Oil prices rapidly declined in global markets, where they lost about $5 per barrel after the announcement of the Saudi Energy Minister of the restoration of full production of Aramco faster than expected after the terrorist incident.
A source in the petroleum sector told Daily News Egypt that Saudi Arabia was able to curb the sudden rise of oil in the markets after it jumped to about $69 a barrel compared to $60 before the incident. On Monday, the attack on the Saudi oil giant Aramco’s processing facility in Abqaiq lead to a surge of more than 14%. The hike is equivalent to the 1991’s Gulf War.
Saudi Minister of Energy, Prince Abdulaziz Bin Salman, said Aramco will regain full production by the end of this month. The attacks, which were claimed by Iran-backed Houthi rebels in Yemen, immediately led to the disruption of 5.7 million barrels of crude production per day.
Prince Abdulaziz bin Salman said that 11m barrels per day will be produced by the end of September and 12m barrels per day by the end of November.
The source added that the markets will become more stable after the control of the Aramco incident, making the price of oil ranging between $60 and $64 per barrel this month.
He expected oil prices to fall below $60 a barrel by the beginning of next month due to the glut of supply from exporting countries in more quantities than consumption in the world market.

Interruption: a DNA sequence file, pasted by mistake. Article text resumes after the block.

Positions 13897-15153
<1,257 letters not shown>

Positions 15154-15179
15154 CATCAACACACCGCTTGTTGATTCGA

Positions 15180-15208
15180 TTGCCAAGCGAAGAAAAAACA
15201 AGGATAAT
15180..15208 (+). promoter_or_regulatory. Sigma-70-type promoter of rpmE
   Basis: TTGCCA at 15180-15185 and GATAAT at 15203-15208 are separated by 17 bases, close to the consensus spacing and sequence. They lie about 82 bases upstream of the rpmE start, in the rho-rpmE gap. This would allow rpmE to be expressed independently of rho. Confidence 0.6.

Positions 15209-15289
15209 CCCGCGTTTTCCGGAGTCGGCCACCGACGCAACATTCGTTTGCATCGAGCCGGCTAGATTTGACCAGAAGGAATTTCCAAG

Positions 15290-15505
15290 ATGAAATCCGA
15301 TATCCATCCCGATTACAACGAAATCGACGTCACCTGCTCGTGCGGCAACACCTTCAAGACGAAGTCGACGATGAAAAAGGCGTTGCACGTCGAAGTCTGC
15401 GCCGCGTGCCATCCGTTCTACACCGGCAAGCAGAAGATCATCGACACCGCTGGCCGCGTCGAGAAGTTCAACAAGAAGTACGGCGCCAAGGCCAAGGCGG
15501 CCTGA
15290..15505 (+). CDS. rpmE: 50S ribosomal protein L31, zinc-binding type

He pointed out that Egypt was not affected by the sudden rise in oil prices because it has hedging contracts against the rise in oil prices on the world market, to secure the market needs of petroleum and crude oil.
The oil price rally fuelled by attacks on production facilities in Saudi Arabia is not sustainable, Commerzbank said on Wednesday, while lowering its 2020 price forecasts, citing deteriorating fundamentals including slowing demand growth.
The bank lowered its Brent forecast for next year by $5 to $60 per barrel while keeping its 2019 outlook unchanged at $65. It also reduced its 2020 forecast for WTI to $57 from $62. Commerzbank forecast WTI to average $58 this year.
The Saudi Energy Minister met with the Chairperson of Saudi Aramco Yasir Al-Rumayyan, and Chief Executive Engineer Amin Al-Nasser, and a number of other officials. During the meeting, they discussed developments in the Saudi oil production after the attacks.
Saturday’s attacks shocked supply, lifting oil prices by about 20% during Monday’s trading.